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Bars where Pete has had a drink

Tuesday, March 23, 2021

#4141 #S1688 - Octopus Bar (corner), Seattle - 3/15/2021

The Octopus Bar, Seattle, WA

Judging from the crowd waiting for the new location of the Octopus Bar to open up today, I think they'll have a hit on their hands.

This spot on the corner of 45th and Bagley in Wallingford has hosted bars since shortly after prohibition. By 1935 it was the Picture Palace Tavern, then the Checkerboard in the early 40s to the mid 60s. In either 1964 or 1965 to became the Iron Bull, then very briefly the "Jolley Trolley in the mid 70s, and finally Goldies from the mid 70s until 2010. Later that year it became even more sport bar focused, and reinstituted the Iron Bull name until closing in November 2016.


However their loss became our gain when the frisky Octopus Bar, forced to move out of their location just around the old Guild 45th Theater, moved and greatly expanded into the space. The Octopus has 8 or 9 booths outside (which one hopes they'll be able to keep post-COVID), and a few inside spots along the front wall with big open windows that are probably just as COVID-safe. They also have a lot more indoor space right now, which I'm personally not ready to use, but their precautions seem relatively strong.




The food menu leans toward familiar comfort foods, and while the cocktail menu leans toward sugary sweet concoctions that are not going to impress more serious drinkers, but you can definitely find some satisfactory options. The big draw, of course, is the vibe and decor. From the pier pilings outside to the almost steampunk nautical decorations inside to the bathroom with sea life decor looking in and Bettie Page images looking out from the inside, it's an adult fun fest.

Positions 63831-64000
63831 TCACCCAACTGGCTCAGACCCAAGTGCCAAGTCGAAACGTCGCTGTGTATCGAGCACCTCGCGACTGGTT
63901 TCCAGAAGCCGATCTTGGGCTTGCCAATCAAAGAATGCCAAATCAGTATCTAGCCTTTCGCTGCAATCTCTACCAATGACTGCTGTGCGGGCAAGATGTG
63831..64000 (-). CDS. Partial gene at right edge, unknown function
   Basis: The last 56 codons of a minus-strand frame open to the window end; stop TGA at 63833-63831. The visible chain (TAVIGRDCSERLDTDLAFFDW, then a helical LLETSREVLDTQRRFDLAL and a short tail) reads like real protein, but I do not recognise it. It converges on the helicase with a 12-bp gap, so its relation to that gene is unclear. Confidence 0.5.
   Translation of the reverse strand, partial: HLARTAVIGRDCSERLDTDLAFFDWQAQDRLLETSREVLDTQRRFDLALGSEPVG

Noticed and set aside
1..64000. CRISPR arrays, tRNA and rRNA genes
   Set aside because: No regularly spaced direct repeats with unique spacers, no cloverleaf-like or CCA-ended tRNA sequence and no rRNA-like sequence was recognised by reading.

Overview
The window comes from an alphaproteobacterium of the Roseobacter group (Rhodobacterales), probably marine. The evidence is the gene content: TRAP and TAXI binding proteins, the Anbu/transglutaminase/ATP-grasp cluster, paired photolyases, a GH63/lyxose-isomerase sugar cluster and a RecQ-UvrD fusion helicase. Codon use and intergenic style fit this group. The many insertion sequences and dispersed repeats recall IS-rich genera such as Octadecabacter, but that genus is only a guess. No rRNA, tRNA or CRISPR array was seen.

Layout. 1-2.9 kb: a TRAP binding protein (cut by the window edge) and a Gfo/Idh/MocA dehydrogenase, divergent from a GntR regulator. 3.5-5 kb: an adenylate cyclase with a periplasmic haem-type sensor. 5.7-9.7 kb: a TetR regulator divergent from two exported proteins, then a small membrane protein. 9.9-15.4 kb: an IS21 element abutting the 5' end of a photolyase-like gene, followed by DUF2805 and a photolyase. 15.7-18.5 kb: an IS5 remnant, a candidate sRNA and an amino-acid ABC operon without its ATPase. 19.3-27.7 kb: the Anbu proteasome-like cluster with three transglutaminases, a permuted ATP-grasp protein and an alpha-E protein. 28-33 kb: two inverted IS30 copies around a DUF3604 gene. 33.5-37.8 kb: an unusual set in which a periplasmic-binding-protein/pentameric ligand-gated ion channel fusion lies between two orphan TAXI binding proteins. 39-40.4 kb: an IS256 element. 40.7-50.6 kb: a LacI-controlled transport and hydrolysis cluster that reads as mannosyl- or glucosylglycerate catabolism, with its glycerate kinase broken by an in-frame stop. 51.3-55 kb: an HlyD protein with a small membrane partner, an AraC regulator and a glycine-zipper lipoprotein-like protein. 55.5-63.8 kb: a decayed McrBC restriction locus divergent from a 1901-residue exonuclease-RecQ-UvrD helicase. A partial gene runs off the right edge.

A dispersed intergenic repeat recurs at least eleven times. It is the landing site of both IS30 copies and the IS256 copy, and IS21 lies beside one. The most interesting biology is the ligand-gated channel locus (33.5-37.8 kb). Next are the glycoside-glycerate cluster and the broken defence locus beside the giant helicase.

2121 N 45th St, Seattle, WA 98103 - (206) 397-4557
Est. March 15, 2021 (this location); Jan 25, 2014 up the road - Building constructed: 1925
Previous bars in this location: Picture Palace Tavern, The Checkerboard, Iron Bull, Jolley Trolley, Goldies
Web site: theoctopusbar.com - facebook 
Articles ranked: seattlepi - do206 - wallyhoodyelp - tripadvisor  

Thursday, March 11, 2021

The Eastlake Zoo

(Note: This is a post on one of the more interesting bars that I first went to long ago and was on my starting list, and hence hasn't had its own blog entry at the time.)

Eastlake Zoo Tavern, Seattle, WA
Est. 1974
The University of Washington campus is framed by two epic neighborhood dive bars, the Blue Moon and the Eastlake Zoo.
The former is the older establishment, and has attracted more attention from the local literati. But both locations have hosted bars since shortly after prohibition, and both are living time capsules, that have preserved their considerable character for decades as the neighborhoods around them changed.

The Eastlake Zoo building, constructed in 1902, has hosted since at least early 1935, when the city directory lists a bar of unknown name owned by Max Hurwitz. (Hurwitz also owned the "Put & Take Tavern," before new owners renamed it the Latona Pub in the late 40s.) From the mid 30s to the mid 60s it hosted a string of eponymously named bars including "Joe's Place" (Joe Carroll) by 1936, "Tommie Wood's Tavern" (owned by, yes, Thomas Woods) by 1941, "Jack's Tavern" by 1945, "Mack's Tavern" (Ivan "Mack" McKinnon) from 1948 to 1959, and "Hank's Tavern" owned by Henry Kourad by 1960 and preserving that name for a few years when it was owned by Thelma Brown and Maxine Hart, until Hart renamed it the "It'll Do Tavern" in either late 1965 or early 1966.

Howard Brown, owner, Eastlake Zoo Tavern
March 2021